It demonstrates unequivocably that Kepler really can (is sensitive enough) to detect planets that small, as we had hoped, but until now had not known for certain.

  49. amphiox

    It is highly possible that Kepler 20 has other planets further out then these. These will be harder and take longer to find as their “years” will be commensurately longer.

    I wonder if this might end up being the solution to the apparent paradox of the planets’ size/distance from star distribution. Given that what we’ve got here are two earth-sized, one super-earth/mini-Neptune, and two Neptune/Uranus sized worlds here. The mystery of the big-small-big-small-big distribution might end up simply actually being a mirage, with the system actually being small-small-small-small-small, with bigger Jupiter class worlds further out yet to be discovered.

    After all, I believe we know of several other multiplanet systems where there is at least one gas giant closer in than smaller, super-earth class planets.

  50. amphiox

    Also given their locations brushing up against their suns ferocious surfaces calling them Mustafar class worlds or SuperVenuses or SuperMercuries is certainly more likely to match their nature and character.

    Personally, I think trying to pigeon-hole planets discovered by Kepler as “Earth-like” versus “Venus-like” is an exercise in nit-picking.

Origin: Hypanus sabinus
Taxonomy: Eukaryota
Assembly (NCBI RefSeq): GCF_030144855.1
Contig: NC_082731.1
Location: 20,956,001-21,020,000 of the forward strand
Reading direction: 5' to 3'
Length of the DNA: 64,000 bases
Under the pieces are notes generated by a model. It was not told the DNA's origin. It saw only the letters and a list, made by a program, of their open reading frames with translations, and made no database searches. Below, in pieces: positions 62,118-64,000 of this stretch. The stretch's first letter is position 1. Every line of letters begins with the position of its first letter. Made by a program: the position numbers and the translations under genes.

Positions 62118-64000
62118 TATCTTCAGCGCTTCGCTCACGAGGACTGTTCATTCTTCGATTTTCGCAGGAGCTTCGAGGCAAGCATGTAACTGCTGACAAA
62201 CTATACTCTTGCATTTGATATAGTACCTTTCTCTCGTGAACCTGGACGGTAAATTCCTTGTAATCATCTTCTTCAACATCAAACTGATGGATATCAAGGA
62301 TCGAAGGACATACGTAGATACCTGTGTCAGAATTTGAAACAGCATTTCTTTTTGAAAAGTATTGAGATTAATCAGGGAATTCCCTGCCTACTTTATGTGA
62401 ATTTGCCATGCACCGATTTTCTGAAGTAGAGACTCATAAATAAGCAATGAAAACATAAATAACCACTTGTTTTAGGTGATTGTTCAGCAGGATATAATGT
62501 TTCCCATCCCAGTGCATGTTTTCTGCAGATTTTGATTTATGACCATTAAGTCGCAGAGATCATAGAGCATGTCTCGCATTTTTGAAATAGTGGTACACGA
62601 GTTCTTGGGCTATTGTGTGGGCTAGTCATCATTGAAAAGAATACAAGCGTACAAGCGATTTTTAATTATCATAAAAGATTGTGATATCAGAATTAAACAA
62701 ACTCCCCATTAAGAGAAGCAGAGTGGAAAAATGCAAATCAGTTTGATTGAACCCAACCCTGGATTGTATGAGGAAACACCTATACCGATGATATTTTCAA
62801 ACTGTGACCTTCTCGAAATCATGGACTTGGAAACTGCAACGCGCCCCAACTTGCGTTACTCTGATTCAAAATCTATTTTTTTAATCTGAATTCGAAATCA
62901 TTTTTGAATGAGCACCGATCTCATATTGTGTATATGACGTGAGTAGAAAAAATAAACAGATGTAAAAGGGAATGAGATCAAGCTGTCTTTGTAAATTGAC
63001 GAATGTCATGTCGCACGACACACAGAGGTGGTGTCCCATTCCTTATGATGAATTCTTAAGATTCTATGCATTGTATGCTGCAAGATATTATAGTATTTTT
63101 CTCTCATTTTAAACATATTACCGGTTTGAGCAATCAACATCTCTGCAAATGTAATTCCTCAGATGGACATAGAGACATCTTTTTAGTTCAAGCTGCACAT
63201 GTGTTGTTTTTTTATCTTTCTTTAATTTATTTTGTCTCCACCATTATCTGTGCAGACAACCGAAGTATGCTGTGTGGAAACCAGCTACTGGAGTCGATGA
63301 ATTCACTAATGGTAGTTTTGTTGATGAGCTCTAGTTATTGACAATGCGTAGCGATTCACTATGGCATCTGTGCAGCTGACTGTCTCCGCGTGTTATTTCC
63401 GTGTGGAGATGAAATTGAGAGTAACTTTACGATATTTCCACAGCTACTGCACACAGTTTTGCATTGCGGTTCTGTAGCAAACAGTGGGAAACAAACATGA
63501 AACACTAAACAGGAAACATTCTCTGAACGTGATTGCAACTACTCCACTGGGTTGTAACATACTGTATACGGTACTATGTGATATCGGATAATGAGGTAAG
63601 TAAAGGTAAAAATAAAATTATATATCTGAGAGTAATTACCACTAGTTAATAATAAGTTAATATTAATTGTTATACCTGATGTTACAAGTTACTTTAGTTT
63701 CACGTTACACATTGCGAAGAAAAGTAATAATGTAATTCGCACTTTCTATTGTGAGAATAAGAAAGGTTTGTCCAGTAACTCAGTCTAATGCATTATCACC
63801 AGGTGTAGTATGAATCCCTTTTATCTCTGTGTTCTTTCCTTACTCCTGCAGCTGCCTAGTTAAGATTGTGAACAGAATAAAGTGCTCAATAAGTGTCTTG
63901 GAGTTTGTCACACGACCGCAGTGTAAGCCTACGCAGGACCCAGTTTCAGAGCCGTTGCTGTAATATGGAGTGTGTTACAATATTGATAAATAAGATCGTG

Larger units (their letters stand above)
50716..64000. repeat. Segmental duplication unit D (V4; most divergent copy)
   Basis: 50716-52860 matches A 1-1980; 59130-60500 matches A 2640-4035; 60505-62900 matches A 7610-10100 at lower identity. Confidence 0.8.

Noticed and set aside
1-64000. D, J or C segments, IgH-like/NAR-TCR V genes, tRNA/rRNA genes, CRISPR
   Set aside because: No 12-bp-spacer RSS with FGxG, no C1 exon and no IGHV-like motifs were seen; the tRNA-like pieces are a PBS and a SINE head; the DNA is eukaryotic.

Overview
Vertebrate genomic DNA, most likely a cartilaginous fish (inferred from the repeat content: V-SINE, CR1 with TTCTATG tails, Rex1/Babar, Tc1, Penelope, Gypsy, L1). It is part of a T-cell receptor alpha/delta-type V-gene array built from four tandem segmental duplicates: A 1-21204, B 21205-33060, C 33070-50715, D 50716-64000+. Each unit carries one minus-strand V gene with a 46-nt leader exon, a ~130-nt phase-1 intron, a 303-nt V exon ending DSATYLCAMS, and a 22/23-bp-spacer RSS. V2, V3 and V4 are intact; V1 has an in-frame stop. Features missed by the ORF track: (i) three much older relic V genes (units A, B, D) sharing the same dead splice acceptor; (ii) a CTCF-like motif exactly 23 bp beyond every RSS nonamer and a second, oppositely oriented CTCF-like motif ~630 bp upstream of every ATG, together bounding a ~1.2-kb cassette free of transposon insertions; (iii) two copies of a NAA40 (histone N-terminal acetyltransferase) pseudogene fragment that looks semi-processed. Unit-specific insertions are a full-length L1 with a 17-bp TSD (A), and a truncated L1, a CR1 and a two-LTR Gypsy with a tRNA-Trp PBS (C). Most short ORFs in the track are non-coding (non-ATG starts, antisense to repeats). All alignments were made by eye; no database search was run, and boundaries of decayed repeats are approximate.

Considering that Kepler isn’t actually able to distinguish the difference between planets like Earth and planets like Venus, and if there was an alien Kepler mission looking at Sol, if it could detect Earth and Venus at all, those alien astronomers would not be able to predict with any great certainty which one of the two is like Earth and which one is like Venus, and would most assuredly classify both planets into the same category, I think that for the purpose of considering Kepler planets, Venus-like worlds ARE Earth-like worlds.

    We often call Venus Earth’s “evil twin”, and these days people tend to focus on the evil part, but we seem to forget the second word there all too often.

  51. ND

    Chris,

    Thanks for your response. I don’t doubt your numbers as I’m familiar enough with the relationship between telescope size to know even the Keck telescopes would be unable to meet the 100×100 challenge. A 100×100 image would be quite detailed. I think a 25×25 would be a great starter.

    After searching for space based interferometry I came across this http://en.wikipedia.org/wiki/Astronomical_interferometer#Labeyrie.27s_hypertelescope

    I should have done more reading before posting my question. Here are some possible missions to image other planets.

    http://en.wikipedia.org/wiki/Darwin_%28ESA%29
    http://en.wikipedia.org/wiki/Terrestrial_Planet_Finder

  52. Deepak

    Kepler efforts are great but the planets are too far away to even think of getting there. And why such a slow progress on settling down on Mars? The Earth is getting filled up and has no more space to live for the incoming generation. When we reached moon the in 1960′s it was thought that by 2000 we would be settling on Mars. We seem to be lost on science and astronomy not knowing where to go.

  53. John Dodds